Although we don't believe in timing the market or panicking over daily movements, we do like to keep an eye on market changes -- just in case they're material to our investing thesis.
After closing out a banner year at an all-time high, stocks suffered a "momentum hangover" during the second half of the week, with the S&P 500 and the narrower Dow Jones Industrial Average (DJINDICES: ^DJI ) declining 0.5% and 0.05%, respectively, on the week. Ford (NYSE: F ) and General Motors (NYSE: GM ) , were two of the biggest movers among large-cap stocks -- in opposite directions -- and Bank of America (NYSE: BAC ) was the third-best performing stock in the S&P 500, up 4.7%.
Bank of America's year started on the right foot with an upgrade from Citigroup analyst Keith Horowitz. In a note published Thursday, Horowitz justified the upgrade on the basis of "a cost of equity more in line with history and no longer affected by legacy issues." He continued: "[If the] U.S. economy continues to improve, we believe investors will look to BAC (as well as JPM) as a play on the US economy due to an asset sensitive balance sheet and exposure to the US consumer."
In other words, the risk associated with legacy costs from the credit crisis is subsiding, lowering the bank's cost of equity and, therefore, raising the fair value of the shares. As of Friday's close, the shares were priced at a 20% discount to their book value, suggesting investors have yet to fully dismiss those "legacy issues," so there may well be room for that process to play out.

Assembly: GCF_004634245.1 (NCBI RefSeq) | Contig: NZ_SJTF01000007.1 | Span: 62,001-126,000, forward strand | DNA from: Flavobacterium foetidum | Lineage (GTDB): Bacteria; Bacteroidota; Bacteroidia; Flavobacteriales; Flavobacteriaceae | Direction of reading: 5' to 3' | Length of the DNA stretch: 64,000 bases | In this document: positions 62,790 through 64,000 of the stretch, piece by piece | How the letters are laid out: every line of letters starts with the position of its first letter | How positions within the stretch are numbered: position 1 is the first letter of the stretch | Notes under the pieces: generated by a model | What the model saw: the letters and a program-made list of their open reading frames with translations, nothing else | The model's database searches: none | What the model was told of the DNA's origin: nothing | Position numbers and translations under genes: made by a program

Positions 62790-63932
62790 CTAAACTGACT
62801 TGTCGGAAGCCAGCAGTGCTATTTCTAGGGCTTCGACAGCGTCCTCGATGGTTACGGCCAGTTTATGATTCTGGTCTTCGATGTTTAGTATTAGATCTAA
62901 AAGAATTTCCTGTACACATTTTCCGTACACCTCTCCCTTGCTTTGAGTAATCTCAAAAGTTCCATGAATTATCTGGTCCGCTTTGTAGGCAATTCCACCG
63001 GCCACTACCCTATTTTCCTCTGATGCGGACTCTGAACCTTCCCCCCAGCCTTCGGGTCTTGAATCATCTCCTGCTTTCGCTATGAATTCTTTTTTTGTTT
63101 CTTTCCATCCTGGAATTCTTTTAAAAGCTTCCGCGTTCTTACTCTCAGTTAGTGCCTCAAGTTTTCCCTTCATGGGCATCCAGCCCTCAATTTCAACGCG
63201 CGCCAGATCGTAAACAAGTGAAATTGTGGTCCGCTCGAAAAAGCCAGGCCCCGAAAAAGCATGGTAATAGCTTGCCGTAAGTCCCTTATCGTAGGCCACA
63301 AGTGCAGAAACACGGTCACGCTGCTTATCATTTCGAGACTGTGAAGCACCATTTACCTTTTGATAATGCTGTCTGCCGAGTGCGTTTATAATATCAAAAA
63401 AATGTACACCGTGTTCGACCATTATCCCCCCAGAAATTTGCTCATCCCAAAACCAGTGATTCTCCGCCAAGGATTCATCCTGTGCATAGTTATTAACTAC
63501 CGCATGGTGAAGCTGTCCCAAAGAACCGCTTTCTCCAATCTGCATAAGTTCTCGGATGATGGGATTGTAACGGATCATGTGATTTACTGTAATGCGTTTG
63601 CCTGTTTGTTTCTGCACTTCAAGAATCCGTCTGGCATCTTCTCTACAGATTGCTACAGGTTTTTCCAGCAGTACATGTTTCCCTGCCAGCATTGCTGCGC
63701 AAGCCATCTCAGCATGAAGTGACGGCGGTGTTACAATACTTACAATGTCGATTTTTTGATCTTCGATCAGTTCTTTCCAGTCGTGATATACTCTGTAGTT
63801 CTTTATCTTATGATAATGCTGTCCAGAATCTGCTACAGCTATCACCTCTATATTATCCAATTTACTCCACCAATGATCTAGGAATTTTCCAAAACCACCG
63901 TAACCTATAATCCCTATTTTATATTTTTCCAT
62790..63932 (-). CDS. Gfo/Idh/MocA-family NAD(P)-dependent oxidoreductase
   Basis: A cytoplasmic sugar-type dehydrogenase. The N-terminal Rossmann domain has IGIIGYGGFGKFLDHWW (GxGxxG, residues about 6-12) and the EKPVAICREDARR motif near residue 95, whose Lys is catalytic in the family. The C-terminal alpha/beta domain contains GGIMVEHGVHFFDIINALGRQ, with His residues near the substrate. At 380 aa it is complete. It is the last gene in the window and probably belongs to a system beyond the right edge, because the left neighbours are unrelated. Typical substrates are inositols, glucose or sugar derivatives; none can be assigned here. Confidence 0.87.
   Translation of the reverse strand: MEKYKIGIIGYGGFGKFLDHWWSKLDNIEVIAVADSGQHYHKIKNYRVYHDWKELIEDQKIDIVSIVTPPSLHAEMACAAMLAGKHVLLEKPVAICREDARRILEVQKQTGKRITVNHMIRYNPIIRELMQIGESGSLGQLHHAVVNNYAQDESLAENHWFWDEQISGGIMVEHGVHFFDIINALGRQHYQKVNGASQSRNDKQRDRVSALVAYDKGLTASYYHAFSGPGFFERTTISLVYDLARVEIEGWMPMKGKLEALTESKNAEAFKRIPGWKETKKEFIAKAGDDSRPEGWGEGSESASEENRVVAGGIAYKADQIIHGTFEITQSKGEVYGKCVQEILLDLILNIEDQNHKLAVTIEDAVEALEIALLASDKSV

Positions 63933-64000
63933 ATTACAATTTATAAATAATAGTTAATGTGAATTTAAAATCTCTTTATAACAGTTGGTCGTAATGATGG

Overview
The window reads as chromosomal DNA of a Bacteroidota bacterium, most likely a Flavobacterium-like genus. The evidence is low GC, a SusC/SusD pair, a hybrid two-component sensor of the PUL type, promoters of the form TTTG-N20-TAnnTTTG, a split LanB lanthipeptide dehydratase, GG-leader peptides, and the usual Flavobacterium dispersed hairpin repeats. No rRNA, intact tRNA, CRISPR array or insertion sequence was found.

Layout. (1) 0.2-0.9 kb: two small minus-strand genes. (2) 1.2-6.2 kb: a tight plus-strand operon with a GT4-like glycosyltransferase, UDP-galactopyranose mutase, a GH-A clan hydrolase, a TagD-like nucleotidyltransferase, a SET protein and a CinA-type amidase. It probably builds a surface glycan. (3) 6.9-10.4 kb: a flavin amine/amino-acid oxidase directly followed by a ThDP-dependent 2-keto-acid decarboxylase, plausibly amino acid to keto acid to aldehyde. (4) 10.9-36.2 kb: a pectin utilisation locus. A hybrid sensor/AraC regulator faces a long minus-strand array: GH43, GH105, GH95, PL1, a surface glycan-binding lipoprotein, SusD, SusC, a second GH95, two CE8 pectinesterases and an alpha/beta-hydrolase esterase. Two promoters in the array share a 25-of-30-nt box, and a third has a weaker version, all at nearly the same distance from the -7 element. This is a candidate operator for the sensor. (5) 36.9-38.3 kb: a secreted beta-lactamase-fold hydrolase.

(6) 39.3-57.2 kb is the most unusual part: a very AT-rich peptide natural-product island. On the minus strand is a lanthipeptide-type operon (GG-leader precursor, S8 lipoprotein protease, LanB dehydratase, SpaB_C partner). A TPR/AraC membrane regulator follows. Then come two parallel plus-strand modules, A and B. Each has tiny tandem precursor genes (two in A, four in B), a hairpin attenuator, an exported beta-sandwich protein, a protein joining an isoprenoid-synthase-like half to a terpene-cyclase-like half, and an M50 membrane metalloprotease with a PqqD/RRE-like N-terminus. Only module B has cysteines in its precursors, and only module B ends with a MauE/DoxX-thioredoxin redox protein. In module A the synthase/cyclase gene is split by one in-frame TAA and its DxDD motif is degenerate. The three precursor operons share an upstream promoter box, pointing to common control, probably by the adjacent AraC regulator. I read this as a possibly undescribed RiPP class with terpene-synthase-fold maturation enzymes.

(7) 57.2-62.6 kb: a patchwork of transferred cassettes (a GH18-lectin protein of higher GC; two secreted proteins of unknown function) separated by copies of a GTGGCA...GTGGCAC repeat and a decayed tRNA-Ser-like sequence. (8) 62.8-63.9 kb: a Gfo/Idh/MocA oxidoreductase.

Furthermore, I see another catalyst for a rerating of the shares: A dividend increase. At 0.2%, Bank of America's dividend yield remains stunted, but tomorrow is the deadline for participating institutions to submit their capital plan to the Fed as part of the annual round of stress tests -- perhaps 2014 will be the first post-crisis year in which B of A pays a decent dividend. If so, that would certainly attract a new class of investors to the stock.
Friday saw the release of auto sales numbers for December -- which had a very different effect on the stocks of the two major car manufacturers, Ford and GM:
The divergence isn't hard to explain when you look at the headline numbers: Ford's December sales rose 2% year-on-year, while General Motors' sales fell 6% (GM sales declined across all brands). However, that may be missing the forest for the trees: 2013 was a fantastic year for both automakers, with Ford registering 14% retail sales growth, while General Motors delivered 11% growth. That was enough to make it the best year for the two manufacturers in at least five years (in fact, it was the best year since 2006 for Ford).
Last week's stock price performance was a reversal of what happened in 2013, in which General Motors outperformed the S&P 500 in 2013, while Ford underperformed. However, assuming 2014 earnings-per-share estimates aren't outrageously aggressive, it's not unreasonable to think they could both outperform the market this year -- at 9.1 times the next 12 months' earnings-per-share estimate for General Motors and 11.1 times for Ford, both stocks look pretty cheap.
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